The League

Michael Oriard

Michael Oriard

An English professor at Oregon State University and the author of several books on football, including Brand NFL Making and Selling America's Favorite Sport and The End of Autumn Reflections on My Life in Football

Value in debate


Has the Rooney Rule become a joke? I don't think so. Has it solved the racial imbalance in hiring? Not even close. Is there a better alternative? Perhaps, but I don't know what it would be.

The Rooney Rule is just a mechanism to get minority candidates through the door. What happens after that is up to them and those who interview them. The candidates must impress, but the interviewers must also be open to being impressed. The Rooney Rule cannot guarantee either of those two conditions. But without it, would minority candidates even get through the door? Not as often, I'm afraid.

For all the obvious shortcomings of the Rooney Rule -- in the front office more egregiously than on the sidelines -- the NFL has done an enormously better job of minority hiring than major college football. When the Oregon legislature, in its most recent session, approved a version of the Rooney Rule for the state universities' athletic departments, criticism of legislators meddling where they don't belong only highlighted the failure of the NCAA to do anything more than talk about the issue. A national mood of anti-racially-hiring makes it particularly difficult to level a steeply slanted playing field that, on narrow legal terms, appears already level.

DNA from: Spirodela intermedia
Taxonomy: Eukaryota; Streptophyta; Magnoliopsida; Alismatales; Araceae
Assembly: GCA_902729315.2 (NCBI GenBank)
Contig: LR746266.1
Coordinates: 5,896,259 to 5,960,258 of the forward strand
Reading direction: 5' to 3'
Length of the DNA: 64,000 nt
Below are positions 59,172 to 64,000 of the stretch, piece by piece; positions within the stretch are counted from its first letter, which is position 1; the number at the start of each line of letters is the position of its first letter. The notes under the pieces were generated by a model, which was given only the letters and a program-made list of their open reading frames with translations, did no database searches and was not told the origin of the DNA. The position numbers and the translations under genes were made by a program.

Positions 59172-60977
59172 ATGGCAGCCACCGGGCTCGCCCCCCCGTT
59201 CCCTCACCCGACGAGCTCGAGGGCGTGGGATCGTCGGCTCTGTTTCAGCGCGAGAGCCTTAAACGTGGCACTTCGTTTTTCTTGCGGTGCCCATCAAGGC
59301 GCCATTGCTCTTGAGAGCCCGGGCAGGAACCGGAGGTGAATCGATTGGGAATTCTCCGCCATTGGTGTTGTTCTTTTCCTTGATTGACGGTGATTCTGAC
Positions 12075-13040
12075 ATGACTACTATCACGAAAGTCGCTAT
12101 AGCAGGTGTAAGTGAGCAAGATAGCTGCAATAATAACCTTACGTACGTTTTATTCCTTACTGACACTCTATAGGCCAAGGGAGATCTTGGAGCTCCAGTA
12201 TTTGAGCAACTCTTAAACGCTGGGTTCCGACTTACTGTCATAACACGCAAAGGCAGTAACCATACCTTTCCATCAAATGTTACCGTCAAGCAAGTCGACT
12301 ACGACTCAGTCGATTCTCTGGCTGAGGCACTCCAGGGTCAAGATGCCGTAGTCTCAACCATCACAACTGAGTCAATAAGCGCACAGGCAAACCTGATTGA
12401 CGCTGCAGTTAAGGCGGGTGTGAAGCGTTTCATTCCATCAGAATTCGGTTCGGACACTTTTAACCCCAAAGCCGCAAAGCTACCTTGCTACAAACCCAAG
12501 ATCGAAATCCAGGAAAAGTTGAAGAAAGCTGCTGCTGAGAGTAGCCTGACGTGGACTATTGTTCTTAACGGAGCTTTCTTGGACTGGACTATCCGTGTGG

Those who run the most enlightened companies understand how diversity serves their self-interests in a variety of ways. As a group, of course, NFL owners have never been accused of enlightenment. The Rooney Rule too often fails to deliver on its promise, but even when it fails, it does some good. The criticism of the Redskins' recent hiring of Bruce Allen, followed by the public assurances from Roger Goodell that proper procedures were followed, at least keeps awareness of the issue in the public mind. The accompanying debate, also reminds other NFL clubs that their hiring practices will continue to receive public scrutiny.

Diversifying front offices is going to remain a slow, frustrating process, but at least the NFL has a process in place.

By Michael Oriard  |  December 18, 2009; 10:07 AM ET  | Category:  NFL Save & Share:  Send E-mail   Facebook   Twitter   Digg   Yahoo Buzz   StumbleUpon   Technorati  
Previous: Take it slow, Brian | Next: You can't force equality

The comments to this entry are closed.

RSS Feed
Subscribe to The Post

© 2011 The Washington Post Company